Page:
What to expect from your Osteopath
On arrival you will be given an information sheet which will give you some information on what to expect from your visit. Your osteopath will see you in a separate room to maintain privacy. If you would like a chaperone, you may bring one with you. Alternatively we can provide you with a chaperone if you wish. Should a suitable chaperone be unavailable then your appointment can be re-scheduled for another time.
Your information will remain confidential. Sometimes osteopaths do feel the need to ask a colleague for a second opinion on a patient. However, they would only share the minimum of information necessary and only with a practitioner with the same standards of confidentiality. We will ask you for details of your General Practitioner but we would not contact them without your permission except in an emergency
A detailed case history will be taken. This will include the history of your current symptoms and a full medical history. It is important that you give your osteopath details of any other medical conditions that you may have, even if you think that they are not related to your presenting symptoms. It is also important that you give details of any current medication. If you have a computer print out of your medication, it may be helpful to bring this with you. You will be asked questions about your lifestyle e.g. leisure activities and exercise and also about other aspects of your life which may be contributing to your symptoms e.g. whether you have recently changed jobs or moved house or whether you are acting as a carer for an infirm relative. You may also be asked questions about your diet.
Your osteopath will take the time to listen to you and to ask further questions, so please give as much information as you think relevant. If you have any particular concerns regarding osteopathic examination and treatment, please tell the osteopath.
Once the case history has been taken, your osteopath will examine you. You will be asked to undress so that the relevant symptom area is accessible. This may be down to your underwear. You may wear shorts if you wish or gowns are available. If you are unhappy about undressing, please tell your osteopath.
Your osteopath will assess your posture, usually with you standing, and you will be asked to perform certain movements to assess joint mobility and function. There will then be a hands-on physical examination which may include other areas of your musculo-skeletal system besides the symptom area. This is because the body works as a unit, and mechanical problems in one area can pre-dispose symptoms in another. Also sometimes people experience "referred pain" where the problem is in one area and the pain is felt in another seemingly unrelated area e.g. osteoarthritis of the hip can present as knee pain.
Your osteopath will then discuss the diagnosis and the proposed treatment plan, if appropriate. The first treatment is usually given on the first visit unless further investigations are required or unless a complex case requires more examination time.
Osteopathy is a manual treatment involving precise movements of the spine and other joints and massage of the soft tissues in order to help to restore the function and mobility of the musculo-skeletal system. We treat the patient not the condition so two patients with a similar diagnosis may require quite different treatment approaches.
Treatment methods that may be used include:
- Massage or stretching of the soft tissues
- Passive joint movements: joint articulation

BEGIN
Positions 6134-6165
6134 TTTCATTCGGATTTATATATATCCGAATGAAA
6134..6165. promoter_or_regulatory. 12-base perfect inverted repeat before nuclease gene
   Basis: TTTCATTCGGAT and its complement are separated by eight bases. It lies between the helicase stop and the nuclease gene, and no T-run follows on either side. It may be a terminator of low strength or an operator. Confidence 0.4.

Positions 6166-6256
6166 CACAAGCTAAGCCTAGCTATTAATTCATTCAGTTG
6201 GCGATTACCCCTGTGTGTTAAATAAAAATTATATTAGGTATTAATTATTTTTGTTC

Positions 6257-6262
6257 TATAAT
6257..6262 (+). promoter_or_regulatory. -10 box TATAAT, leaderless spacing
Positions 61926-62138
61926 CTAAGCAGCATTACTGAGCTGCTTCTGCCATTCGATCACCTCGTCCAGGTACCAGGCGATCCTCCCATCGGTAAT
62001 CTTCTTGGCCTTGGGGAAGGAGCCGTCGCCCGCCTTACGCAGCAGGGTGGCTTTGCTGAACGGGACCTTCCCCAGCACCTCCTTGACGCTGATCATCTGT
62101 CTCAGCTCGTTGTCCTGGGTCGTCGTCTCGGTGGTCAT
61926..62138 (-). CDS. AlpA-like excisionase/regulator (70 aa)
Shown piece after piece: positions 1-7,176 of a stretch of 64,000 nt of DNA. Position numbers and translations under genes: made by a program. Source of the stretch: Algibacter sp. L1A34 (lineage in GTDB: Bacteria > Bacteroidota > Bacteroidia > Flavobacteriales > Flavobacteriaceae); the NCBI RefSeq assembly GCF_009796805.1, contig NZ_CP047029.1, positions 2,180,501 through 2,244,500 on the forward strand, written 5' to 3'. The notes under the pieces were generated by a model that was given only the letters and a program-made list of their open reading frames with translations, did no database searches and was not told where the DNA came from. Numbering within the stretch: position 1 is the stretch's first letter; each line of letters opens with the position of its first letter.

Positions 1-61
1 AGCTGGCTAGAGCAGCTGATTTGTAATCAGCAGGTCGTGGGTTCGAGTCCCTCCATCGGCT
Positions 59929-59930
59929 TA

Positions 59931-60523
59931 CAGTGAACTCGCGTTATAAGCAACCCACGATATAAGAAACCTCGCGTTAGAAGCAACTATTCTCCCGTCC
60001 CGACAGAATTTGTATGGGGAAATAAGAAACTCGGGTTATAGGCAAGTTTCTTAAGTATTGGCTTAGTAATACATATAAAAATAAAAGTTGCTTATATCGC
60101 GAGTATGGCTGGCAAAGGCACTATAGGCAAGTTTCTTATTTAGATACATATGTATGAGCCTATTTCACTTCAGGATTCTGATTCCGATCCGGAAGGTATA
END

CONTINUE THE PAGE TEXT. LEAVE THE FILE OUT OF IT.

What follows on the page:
- Manipulation i.e. joint release techniques. This may produce a "clicking noise" similar to that produced when cracking the knuckles.
- Cranial osteopathy: a very gentle treatment suitable for all ages.
You will be asked to sign a consent form before the treatment starts. However, consent giving is a continuous process and consent may be withdrawn at any time. If you are not happy with the treatment please tell your osteopath at once and they will stop the treatment and discuss it with you. Your osteopath will talk you through the treatment as it occurs but if you have any questions please ask.
If your osteopath feels that osteopathic treatment is not suitable for your condition, they will explain why and may advise you to consult your GP or another type of practitioner if appropriate.
Afterwards some people do experience a temporary reaction to treatment which may include an initial worsening of the symptoms and/ or a generalized soreness or aching in the treatment area. This usually eases in 24-48 hours and may be helped by applying cold to the affected area as recommended by your practitioner. If you have any concerns following treatment please contact your osteopath.
As we treat the patient not the condition, and as people react to treatment at different rates, the number of treatments needed varies between patients. Your osteopath will discuss this with you.
We may recommend lifestyle changes if appropriate e.g. altering seating posture or avoiding certain movements. We may also recommend exercises.
Osteopathy is not a "quick fix" although some patients feel some immediate relief. More than one treatment may be necessary particularly if the condition has been present for a while and may also be needed to prevent further recurrences. Your osteopath will discuss this with you.
Osteopathy is not a "cure" For some patients a cure is not possible but it can be possible to improve the quality of their life by improving their mobility and reducing their pain and giving by them advice to enable them to maintain the improvement.
We welcome e mail enquiries but we regret that we are not able to make appointments via the internet, only over the phone, so please include your phone number in any e mails.
How to Find Us
Thingwall Osteopathy, 1A Penrhyn Avenue, Thingwall, Wirral, Merseyside CH61
By Bus: The 472 Liverpool to Heswall bus stops nearby on Pensby Road